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EA: The Human Story [Nov. 10th, 2004|12:01 am]
ea_spouse
My significant other works for Electronic Arts, and I'm what you might call a disgruntled spouse.

EA's bright and shiny new corporate trademark is "Challenge Everything." Where this applies is not exactly clear. Churning out one licensed football game after another doesn't sound like challenging much of anything to me; it sounds like a money farm. To any EA executive that happens to read this, I have a good challenge for you: how about safe and sane labor practices for the people on whose backs you walk for your millions?

I am retaining some anonymity here because I have no illusions about what the consequences would be for my family if I was explicit. However, I also feel no impetus to shy away from sharing our story, because I know that it is too common to stick out among those of the thousands of engineers, artists, and designers that EA employs.

Our adventures with Electronic Arts began less than a year ago. The small game studio that my partner worked for collapsed as a result of foul play on the part of a big publisher -- another common story. Electronic Arts offered a job, the salary was right and the benefits were good, so my SO took it. I remember that they asked him in one of the interviews: "how do you feel about working long hours?" It's just a part of the game industry -- few studios can avoid a crunch as deadlines loom, so we thought nothing of it. When asked for specifics about what "working long hours" meant, the interviewers coughed and glossed on to the next question; now we know why.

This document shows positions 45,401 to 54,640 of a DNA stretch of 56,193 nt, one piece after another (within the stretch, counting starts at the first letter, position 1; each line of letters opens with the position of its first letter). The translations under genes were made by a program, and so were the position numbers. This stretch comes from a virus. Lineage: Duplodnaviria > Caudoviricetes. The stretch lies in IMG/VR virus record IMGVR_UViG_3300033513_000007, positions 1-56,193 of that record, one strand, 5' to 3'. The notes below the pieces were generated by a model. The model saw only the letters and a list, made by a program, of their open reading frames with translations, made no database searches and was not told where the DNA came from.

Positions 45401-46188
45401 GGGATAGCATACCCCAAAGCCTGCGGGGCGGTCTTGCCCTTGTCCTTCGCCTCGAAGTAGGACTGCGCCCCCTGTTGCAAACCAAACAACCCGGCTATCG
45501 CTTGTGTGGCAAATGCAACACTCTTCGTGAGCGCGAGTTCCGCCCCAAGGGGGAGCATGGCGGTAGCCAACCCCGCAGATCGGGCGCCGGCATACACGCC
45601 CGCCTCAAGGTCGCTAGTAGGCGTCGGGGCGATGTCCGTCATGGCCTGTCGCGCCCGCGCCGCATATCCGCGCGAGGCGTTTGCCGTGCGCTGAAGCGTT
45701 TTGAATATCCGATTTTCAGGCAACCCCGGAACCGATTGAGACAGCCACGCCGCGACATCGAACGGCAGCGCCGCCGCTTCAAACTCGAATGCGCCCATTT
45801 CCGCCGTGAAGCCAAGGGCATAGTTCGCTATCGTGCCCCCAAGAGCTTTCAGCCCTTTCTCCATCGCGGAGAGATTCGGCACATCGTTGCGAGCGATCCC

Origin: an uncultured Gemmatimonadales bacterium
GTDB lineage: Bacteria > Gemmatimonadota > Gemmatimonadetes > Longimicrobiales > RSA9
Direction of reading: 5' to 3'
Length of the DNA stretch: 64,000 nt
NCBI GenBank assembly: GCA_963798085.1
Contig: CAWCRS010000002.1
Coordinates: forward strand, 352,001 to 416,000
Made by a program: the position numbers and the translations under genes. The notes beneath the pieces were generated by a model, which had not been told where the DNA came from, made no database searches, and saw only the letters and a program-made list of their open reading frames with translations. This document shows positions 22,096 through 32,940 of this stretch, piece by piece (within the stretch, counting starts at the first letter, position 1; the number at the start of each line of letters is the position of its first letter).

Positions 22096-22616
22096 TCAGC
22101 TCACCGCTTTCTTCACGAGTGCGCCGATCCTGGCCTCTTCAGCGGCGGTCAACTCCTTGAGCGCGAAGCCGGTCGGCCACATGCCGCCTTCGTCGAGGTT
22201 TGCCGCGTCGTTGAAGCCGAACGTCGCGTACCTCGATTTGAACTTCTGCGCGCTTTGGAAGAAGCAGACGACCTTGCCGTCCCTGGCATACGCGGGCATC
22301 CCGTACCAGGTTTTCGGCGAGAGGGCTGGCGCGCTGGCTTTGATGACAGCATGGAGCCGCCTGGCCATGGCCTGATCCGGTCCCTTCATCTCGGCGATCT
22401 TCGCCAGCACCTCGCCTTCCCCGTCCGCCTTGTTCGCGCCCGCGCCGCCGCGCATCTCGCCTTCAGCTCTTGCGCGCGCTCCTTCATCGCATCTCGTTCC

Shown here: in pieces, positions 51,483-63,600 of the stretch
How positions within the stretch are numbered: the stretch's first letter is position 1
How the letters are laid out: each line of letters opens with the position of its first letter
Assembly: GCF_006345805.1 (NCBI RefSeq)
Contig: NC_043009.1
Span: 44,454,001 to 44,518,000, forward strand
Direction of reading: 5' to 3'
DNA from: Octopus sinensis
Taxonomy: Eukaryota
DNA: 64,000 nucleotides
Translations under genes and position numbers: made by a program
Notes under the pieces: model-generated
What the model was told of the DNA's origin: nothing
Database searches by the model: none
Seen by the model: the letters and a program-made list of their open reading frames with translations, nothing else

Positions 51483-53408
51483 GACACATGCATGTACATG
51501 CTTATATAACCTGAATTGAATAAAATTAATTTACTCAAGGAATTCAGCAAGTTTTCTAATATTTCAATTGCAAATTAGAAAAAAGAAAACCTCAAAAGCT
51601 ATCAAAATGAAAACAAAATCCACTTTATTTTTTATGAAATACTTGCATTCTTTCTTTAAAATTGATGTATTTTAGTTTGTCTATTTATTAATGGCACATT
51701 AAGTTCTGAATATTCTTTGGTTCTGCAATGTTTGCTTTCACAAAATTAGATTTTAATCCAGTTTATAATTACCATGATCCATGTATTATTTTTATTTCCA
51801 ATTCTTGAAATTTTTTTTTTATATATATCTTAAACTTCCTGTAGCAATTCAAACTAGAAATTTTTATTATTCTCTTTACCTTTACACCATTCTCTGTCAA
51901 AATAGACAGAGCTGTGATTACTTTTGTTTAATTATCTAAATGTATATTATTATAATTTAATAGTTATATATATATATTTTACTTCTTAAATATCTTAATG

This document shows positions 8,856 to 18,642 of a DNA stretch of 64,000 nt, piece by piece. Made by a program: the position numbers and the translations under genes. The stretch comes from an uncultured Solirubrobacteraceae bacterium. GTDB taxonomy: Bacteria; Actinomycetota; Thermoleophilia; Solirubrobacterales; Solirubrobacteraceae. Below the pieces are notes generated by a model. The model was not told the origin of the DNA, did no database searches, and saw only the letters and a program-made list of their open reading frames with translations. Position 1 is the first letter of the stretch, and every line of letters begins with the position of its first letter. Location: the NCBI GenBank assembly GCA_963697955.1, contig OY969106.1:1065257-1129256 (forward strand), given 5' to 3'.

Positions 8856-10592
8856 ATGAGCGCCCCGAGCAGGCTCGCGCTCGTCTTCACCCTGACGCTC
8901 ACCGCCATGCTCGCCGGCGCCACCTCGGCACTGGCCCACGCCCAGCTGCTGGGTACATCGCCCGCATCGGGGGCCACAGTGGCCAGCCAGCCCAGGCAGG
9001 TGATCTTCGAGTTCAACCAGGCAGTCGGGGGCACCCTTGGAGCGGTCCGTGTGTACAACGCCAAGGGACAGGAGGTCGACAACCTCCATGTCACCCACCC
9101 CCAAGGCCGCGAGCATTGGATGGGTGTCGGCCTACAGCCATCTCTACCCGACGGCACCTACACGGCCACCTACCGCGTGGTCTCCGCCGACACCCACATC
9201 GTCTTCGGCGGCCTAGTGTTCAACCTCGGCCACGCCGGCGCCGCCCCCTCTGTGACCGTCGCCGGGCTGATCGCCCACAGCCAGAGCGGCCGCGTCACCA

Within weeks production had accelerated into a 'mild' crunch: eight hours six days a week. Not bad. Months remained until any real crunch would start, and the team was told that this "pre-crunch" was to prevent a big crunch toward the end; at this point any other need for a crunch seemed unlikely, as the project was dead on schedule. I don't know how many of the developers bought EA's explanation for the extended hours; we were new and naive so we did. The producers even set a deadline; they gave a specific date for the end of the crunch, which was still months away from the title's shipping date, so it seemed safe. That date came and went. And went, and went. When the next news came it was not about a reprieve; it was another acceleration: twelve hours six days a week, 9am to 10pm.

Weeks passed. Again the producers had given a termination date on this crunch that again they failed. Throughout this period the project remained on schedule. The long hours started to take its toll on the team; people grew irritable and some started to get ill. People dropped out in droves for a couple of days at a time, but then the team seemed to reach equilibrium again and they plowed ahead. The managers stopped even talking about a day when the hours would go back to normal.

Now, it seems, is the "real" crunch, the one that the producers of this title so wisely prepared their team for by running them into the ground ahead of time. The current mandatory hours are 9am to 10pm -- seven days a week -- with the occasional Saturday evening off for good behavior (at 6:30pm). This averages out to an eighty-five hour work week. Complaints that these once more extended hours combined with the team's existing fatigue would result in a greater number of mistakes made and an even greater amount of wasted energy were ignored.